The prevalence of anxiety in OSA ranges between 11% and 70% (22). According to a recent study, OSA patients have 3.68 times increased odds of anxiety and 2.88 times increased odds of severe psychological distress (23). Patients with OSA and anxiety differ in brain imaging of metabolic and structural disorders from those with OSA alone (24). Increased sympathetic activity associated with anxiety, brain alterations, and inflammatory mediators can contribute to the pathogenesis of OSA and vice versa (10).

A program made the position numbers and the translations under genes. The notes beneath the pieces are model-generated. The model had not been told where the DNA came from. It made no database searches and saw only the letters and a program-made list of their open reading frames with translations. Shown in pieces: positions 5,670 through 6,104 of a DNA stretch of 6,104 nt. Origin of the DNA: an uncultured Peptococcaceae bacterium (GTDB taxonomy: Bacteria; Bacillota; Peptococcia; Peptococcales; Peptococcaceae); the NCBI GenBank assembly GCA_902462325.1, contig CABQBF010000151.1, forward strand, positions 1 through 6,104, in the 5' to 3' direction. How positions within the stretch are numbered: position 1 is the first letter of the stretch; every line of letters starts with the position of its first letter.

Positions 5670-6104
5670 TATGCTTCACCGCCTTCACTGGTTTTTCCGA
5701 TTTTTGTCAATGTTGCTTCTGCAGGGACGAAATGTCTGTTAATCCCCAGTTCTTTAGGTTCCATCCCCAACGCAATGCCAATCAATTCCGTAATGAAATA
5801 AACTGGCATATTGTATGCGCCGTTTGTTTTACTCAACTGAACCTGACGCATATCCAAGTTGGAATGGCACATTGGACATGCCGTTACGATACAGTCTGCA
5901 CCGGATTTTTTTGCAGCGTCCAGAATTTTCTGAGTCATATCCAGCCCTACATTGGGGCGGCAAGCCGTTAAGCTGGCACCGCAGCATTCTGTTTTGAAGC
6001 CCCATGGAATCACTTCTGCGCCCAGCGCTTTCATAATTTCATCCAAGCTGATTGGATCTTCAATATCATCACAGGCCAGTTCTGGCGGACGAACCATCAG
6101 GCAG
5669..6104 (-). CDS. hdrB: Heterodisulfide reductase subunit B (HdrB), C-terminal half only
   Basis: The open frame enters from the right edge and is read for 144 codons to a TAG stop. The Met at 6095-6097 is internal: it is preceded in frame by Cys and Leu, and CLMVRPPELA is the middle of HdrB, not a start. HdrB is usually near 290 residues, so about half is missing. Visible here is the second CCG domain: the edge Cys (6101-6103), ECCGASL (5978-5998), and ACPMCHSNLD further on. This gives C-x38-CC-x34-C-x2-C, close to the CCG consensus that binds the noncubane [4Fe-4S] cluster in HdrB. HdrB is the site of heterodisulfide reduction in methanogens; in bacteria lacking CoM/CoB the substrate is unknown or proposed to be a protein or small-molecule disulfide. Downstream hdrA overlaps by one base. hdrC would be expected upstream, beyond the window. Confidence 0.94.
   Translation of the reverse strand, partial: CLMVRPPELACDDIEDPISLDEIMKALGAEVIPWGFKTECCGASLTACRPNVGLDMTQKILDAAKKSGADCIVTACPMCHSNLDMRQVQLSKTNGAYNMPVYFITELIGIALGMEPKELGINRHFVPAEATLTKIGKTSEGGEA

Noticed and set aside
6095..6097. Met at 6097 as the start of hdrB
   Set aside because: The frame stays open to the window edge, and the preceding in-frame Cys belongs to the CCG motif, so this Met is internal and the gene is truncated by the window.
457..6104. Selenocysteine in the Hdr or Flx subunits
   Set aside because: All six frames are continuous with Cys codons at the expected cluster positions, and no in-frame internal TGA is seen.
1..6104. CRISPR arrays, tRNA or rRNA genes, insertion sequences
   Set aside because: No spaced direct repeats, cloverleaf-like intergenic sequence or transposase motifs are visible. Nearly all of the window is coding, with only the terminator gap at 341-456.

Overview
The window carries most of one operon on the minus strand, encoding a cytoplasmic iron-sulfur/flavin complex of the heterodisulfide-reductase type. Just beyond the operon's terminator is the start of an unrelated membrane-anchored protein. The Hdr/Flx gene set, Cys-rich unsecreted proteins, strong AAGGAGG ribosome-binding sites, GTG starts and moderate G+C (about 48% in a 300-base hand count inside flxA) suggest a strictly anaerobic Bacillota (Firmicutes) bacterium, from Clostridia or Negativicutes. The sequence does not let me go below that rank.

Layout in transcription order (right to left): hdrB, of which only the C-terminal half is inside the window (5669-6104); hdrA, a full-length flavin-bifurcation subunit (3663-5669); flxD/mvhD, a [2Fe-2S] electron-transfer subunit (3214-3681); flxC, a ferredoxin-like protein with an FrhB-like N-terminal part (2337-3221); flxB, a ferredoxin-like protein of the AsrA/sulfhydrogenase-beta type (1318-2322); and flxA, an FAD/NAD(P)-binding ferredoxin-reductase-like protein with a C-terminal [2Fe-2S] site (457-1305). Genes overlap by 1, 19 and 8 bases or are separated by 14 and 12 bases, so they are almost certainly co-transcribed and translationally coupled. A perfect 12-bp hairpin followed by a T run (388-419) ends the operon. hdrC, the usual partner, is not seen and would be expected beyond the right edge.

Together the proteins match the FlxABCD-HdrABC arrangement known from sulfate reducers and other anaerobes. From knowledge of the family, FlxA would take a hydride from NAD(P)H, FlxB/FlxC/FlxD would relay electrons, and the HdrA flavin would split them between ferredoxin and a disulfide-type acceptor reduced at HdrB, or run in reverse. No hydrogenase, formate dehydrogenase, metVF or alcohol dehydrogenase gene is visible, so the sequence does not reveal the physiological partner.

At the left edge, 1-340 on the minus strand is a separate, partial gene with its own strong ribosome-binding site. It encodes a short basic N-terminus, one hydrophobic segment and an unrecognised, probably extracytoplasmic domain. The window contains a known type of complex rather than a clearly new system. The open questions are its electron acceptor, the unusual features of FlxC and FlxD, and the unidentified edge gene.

We also confirmed a negative effect of the number of apneas and hypopneas during sleep on the extent of vascularization into visceral fat. Cumulative evidence points a causal relationship between OSA and cardiovascular and metabolic dysfunction independent of obesity (10). Several factors, such as oxidative stress, inflammation, and hypersecretion of adipocyte-derived hormones due to repetitive, short periods of asphyxia and hypoxemia and sleep deprivation may contribute to the complicated pathophysiologic cascade of events in OSA. Especially, this particular form of IH observed in OSA, with repetitive short cycles of desaturation followed by rapid reoxygenation, seems to dysregulate glucose metabolism through various mechanisms. We have shown previously that, in non-diabetic male OSA patients without comorbidities, the number of respiratory cessation events, the indices of hypoxemia during sleep, and the arousal index were associated with increased fasting glucose and HbA1c levels (25). Furthermore, a U-share relation was observed between fasting plasma glucose levels and OSA severity, regardless of obesity, as expressed by BMI (26). Moreover, the variability of glucose levels and arterial pressure was also associated with the number of apneas and hypopneas and the degree of oxygenation during sleep (27). Finally, male OSA patients with no prior history of cardiovascular disease had significantly higher C-reactive protein levels and lower flow-mediated dilation values compared to control subjects, indicating the possible presence of subclinical atherosclerosis and subsequent increased risk for developing cardiovascular disease (28). The impact of respiratory events on visceral fat may represent another possible underlying mechanism of the cardiometabolic risk in OSA patients.